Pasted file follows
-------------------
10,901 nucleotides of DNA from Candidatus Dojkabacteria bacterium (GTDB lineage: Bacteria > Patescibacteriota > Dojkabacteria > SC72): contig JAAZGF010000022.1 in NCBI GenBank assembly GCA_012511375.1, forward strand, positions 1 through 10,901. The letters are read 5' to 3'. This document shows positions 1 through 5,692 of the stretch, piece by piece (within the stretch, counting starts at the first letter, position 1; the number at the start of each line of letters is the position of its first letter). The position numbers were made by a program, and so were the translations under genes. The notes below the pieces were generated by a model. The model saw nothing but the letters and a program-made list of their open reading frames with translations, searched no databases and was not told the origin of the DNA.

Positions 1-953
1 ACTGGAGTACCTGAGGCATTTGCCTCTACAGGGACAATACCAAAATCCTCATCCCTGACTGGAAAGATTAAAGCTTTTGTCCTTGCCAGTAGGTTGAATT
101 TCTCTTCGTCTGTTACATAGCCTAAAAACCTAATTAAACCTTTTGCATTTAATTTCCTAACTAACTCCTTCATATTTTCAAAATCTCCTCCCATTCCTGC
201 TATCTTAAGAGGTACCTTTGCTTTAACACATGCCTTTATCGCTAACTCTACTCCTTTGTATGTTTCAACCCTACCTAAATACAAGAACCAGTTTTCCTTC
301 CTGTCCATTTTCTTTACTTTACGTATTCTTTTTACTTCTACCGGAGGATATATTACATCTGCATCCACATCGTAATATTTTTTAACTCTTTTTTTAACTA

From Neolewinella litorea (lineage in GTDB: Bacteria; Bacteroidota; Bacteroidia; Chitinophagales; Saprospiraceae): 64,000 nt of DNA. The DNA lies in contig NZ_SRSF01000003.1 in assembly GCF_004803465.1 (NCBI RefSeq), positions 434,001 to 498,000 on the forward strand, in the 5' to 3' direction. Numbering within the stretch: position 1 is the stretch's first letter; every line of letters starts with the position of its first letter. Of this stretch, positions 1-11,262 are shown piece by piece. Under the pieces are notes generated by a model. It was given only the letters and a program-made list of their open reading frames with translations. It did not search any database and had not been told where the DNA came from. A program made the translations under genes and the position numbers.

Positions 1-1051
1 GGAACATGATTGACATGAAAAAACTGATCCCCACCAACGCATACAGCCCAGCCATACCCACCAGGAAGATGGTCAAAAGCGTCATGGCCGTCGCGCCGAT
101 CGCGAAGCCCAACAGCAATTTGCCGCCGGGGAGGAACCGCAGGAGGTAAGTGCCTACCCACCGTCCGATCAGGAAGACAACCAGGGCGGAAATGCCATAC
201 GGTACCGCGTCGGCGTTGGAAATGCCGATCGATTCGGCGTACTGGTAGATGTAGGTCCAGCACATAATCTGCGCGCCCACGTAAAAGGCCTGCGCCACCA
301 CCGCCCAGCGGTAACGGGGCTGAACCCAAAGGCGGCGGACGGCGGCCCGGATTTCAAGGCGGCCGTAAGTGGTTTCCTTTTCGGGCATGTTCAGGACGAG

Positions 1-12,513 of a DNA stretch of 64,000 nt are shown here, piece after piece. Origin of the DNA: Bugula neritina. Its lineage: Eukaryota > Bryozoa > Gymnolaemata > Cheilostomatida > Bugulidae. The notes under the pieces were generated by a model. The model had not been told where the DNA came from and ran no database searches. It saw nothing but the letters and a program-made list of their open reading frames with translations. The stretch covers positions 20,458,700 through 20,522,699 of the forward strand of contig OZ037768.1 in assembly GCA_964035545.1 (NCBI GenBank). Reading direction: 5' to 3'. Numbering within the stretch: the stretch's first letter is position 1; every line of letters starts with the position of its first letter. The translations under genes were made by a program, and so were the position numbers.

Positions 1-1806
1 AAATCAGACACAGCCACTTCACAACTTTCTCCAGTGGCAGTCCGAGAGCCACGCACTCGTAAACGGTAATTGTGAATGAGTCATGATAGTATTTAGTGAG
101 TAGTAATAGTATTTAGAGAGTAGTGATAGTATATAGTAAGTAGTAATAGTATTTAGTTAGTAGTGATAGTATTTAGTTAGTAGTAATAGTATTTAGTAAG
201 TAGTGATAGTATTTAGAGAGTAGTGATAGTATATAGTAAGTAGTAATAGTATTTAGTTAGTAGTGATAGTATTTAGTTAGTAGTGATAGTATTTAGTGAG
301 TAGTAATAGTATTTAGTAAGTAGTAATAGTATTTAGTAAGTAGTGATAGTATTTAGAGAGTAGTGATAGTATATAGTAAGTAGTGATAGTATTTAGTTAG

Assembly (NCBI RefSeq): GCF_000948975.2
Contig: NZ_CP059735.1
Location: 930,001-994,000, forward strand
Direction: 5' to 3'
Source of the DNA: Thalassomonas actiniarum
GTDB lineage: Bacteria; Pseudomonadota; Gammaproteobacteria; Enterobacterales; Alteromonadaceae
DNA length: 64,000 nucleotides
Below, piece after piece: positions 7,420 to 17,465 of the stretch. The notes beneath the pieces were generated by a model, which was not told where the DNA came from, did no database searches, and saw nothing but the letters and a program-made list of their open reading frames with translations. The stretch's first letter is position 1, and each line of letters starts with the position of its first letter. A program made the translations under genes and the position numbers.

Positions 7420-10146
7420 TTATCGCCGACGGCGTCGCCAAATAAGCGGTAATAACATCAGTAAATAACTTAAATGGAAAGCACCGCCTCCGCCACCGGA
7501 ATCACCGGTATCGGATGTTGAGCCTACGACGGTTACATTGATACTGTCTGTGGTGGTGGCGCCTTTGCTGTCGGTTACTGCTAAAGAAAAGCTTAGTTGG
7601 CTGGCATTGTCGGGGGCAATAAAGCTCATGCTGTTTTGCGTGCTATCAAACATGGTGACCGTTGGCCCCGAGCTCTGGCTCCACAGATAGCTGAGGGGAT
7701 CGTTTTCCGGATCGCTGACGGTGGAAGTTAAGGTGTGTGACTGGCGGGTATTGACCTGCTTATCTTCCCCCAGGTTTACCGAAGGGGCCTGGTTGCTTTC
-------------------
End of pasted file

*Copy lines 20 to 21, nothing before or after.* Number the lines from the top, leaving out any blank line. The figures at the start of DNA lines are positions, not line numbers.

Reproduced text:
Contig: NZ_CP059735.1
Location: 930,001-994,000, forward strand